When President Obama won the presidency, he did so driven by an ideology that took precedent over the very people who voted him into office. Since entering office, his determination to fundamentally change America has been shown to include abusing and misusing our military, burdening our economy with near-endless government spending, and literally holding our energy supplies hostage.
These three things are just the tip of the iceberg. In truth, there have been so many (bad) changes that the American people feel as if they’ve been taken by storm. It’s as if Obama and & Co. have left the country as a whole staring at one another, asking aloud if anyone got the number of the bus that just ran us over.
It’s in taking this type of Obama-induced bewilderment to task that Fox News’ Monica Crowley has given us a new book, “What The (Bleep) Just Happened?” In the book, Crowley provides an incredibly honest look at the damage Obama has done to this country, while also providing a “happy warrior’s guide” to reversing the damage that’s been done.
Regarding the damage resulting from Obama’s abuse and misuse of the military, Crowley tells readers how Obama “deliberately wrecked…the status-of-forces agreement” for Iraq in 2009, effectively wrecking Iraq. In Libya, Crowley contends our military was used to accelerate “a regime change…which would, in turn, result in an Islamic government.” And on and on and the list goes…
Regarding economic matters, Crowley makes it clear that, “In several short years, Obama has fundamentally shifted the balance away from the individual and toward government, and has altered the national psyche from self-reliance to ever-growing reliance on government.” Yet the government on which we’ve been encouraged to rely is increasingly unreliable.
The unreliable nature of Obama’s government is seen through his “stimulus” package, the results of which Crowley describes as “dismal.” She shows that each job created through “stimulus” cost the American people $430,000. And that the joke’s on us, because the stimulus package wasn’t even meant to create jobs in the first place. Instead, it “was always meant to be a political act, not an economic one, which is why it was a mountain that produced a mouse.”
Crowley shows that other parts of Obama’s war on the economy have also been part of his war on energy:
The capstone of Obama’s assault on the oil and gas industry came in late 2011 when his administration refused to grant permission to TransCanada to build the Keystone XL pipeline, which would have put tens of thousands of Americans to work immediately and facilitated the domestic movement of crude from a central storage hub in Oklahoma to large refiners on the Gulf Coast.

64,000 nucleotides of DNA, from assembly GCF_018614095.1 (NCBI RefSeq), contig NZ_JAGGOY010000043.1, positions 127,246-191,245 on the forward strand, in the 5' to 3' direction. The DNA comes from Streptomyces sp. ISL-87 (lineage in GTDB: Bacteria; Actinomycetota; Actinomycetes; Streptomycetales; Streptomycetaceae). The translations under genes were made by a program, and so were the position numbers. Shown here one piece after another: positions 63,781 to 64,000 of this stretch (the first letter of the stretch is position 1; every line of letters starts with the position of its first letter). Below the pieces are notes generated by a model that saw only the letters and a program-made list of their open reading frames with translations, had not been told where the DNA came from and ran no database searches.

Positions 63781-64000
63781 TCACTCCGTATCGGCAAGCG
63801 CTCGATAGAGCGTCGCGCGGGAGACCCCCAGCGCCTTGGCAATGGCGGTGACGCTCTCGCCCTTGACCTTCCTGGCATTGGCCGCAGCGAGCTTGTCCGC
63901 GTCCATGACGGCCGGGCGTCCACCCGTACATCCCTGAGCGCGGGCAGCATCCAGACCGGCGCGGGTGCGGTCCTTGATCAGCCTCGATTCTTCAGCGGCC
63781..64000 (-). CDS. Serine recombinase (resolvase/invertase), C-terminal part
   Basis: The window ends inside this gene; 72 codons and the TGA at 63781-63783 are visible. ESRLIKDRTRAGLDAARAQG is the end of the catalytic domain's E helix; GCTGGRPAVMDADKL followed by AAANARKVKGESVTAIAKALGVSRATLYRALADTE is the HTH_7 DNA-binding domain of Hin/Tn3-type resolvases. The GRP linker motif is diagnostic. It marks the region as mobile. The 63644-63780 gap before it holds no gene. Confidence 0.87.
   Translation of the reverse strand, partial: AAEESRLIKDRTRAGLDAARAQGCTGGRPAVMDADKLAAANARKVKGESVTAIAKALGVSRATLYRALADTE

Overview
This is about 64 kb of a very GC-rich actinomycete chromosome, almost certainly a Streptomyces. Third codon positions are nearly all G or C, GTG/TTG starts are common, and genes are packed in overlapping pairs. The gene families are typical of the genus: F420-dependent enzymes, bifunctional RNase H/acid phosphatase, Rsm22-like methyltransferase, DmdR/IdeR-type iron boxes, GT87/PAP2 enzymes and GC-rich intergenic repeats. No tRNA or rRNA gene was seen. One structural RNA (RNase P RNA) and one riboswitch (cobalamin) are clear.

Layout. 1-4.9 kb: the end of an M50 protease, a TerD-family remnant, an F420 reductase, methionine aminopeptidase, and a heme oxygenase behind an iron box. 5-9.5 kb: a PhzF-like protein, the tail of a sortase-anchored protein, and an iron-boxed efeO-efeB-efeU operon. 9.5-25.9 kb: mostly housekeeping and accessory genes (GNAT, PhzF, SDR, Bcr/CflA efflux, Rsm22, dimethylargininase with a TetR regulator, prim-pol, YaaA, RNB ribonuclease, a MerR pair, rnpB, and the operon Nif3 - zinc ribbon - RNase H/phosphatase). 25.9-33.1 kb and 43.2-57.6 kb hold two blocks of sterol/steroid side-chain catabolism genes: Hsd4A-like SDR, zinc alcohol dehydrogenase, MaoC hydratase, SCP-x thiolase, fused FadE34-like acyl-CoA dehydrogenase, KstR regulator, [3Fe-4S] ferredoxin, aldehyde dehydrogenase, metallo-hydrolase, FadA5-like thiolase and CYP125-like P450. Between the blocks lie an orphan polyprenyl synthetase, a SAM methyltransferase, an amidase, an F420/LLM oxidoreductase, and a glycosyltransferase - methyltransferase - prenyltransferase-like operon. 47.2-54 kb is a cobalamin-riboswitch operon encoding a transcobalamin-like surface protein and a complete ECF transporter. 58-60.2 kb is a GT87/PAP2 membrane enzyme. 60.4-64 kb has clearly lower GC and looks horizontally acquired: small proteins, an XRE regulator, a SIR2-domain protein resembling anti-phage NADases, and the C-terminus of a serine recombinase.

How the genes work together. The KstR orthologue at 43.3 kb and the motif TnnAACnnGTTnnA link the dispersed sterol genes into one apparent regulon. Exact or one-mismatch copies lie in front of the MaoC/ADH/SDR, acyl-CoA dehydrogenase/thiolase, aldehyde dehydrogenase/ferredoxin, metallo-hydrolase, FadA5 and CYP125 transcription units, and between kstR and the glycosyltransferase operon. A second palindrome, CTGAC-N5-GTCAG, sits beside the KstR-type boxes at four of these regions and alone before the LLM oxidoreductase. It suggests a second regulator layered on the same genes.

In the end, Obama’s actions forced many Americans to trade their dependable SUV’s for newly designed electric/gasoline cars that catch on fire while parked in the garage at night.
Crowley succeeds in portraying the situation in a way that communicates the precarious nature of the present state of things, while demonstrating just how dire things could become were Obama to get another four years.
And how do we to get from these precarious times to better ones? According to Crowley, it will be by supporting leaders in the mold of Margaret Thatcher or Ronald Reagan: leaders who still live in light of a conservatism that represents the politics of the possible. In other words, we need a “happy warrior.” Yet we need not only look to a happy warrior on the national stage, but also to be such ourselves.
Crowley demonstrates this by showing how many happy warriors flooded Congressional town hall meetings when Obamacare was being debated. She focuses on how those meetings were filled to capacity by happy warriors in Tea Parties from town to town, city to city, and state to state. These same happy warriors delivered a powerful blow for conservatives in the November 2010 elections, and Crowley looks for them to step up in defense of America again in November 2012.
Crowley’s book provides an honest take on Obama’s goals and the disaster his policies have caused to date. And just when the reader might feel our country is past the point of no return, Crowley reminds us that the glass is still half full, and America continues to have that “rendezvous with destiny” of which Reagan famously spoke.
Happy warriors to the rescue.